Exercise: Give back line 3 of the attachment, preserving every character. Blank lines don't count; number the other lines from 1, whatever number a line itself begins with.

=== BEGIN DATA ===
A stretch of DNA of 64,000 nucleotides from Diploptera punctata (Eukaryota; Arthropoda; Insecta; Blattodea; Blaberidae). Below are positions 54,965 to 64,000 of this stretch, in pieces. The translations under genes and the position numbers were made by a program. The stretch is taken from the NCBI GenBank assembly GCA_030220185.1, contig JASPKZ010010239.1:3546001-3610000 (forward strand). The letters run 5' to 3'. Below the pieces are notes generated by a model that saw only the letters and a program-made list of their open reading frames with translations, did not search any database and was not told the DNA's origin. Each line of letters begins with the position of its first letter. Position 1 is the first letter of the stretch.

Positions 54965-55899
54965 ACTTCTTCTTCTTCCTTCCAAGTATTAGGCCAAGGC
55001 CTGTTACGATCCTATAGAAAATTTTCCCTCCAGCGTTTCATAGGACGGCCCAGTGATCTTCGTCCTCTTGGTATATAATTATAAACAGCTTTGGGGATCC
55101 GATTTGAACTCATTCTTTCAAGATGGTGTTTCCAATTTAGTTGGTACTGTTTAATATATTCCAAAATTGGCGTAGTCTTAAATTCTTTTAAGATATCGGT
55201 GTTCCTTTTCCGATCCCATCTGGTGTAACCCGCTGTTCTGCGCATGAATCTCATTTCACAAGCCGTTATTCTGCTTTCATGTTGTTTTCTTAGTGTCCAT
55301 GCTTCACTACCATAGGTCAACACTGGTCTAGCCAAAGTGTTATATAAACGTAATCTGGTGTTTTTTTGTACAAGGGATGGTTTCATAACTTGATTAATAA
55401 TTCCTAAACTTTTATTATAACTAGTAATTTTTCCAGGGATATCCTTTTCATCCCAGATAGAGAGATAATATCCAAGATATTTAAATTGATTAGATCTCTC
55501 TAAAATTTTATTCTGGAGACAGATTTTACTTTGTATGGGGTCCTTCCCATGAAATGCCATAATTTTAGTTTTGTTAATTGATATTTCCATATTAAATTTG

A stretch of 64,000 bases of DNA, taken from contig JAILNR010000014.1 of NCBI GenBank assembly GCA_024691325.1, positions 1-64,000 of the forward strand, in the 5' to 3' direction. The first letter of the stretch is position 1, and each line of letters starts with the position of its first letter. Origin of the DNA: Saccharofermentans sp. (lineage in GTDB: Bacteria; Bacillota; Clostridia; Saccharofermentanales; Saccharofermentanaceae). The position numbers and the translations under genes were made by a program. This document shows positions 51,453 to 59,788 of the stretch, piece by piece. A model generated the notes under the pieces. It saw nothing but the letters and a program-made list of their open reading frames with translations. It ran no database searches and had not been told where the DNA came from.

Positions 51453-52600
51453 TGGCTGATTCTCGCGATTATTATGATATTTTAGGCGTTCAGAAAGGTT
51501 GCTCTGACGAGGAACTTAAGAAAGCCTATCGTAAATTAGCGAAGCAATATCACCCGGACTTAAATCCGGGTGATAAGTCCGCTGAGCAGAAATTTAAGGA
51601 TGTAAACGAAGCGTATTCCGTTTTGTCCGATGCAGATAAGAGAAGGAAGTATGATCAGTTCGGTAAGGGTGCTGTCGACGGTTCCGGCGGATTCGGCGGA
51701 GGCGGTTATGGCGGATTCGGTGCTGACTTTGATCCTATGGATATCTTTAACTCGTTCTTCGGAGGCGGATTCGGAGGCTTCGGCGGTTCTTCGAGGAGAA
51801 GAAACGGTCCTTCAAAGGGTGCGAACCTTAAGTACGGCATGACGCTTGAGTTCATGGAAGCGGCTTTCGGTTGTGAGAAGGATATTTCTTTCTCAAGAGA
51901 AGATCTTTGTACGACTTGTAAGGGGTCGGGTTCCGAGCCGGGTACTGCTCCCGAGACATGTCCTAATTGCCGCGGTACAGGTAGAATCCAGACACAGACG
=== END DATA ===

54965 ACTTCTTCTTCTTCCTTCCAAGTATTAGGCCAAGGC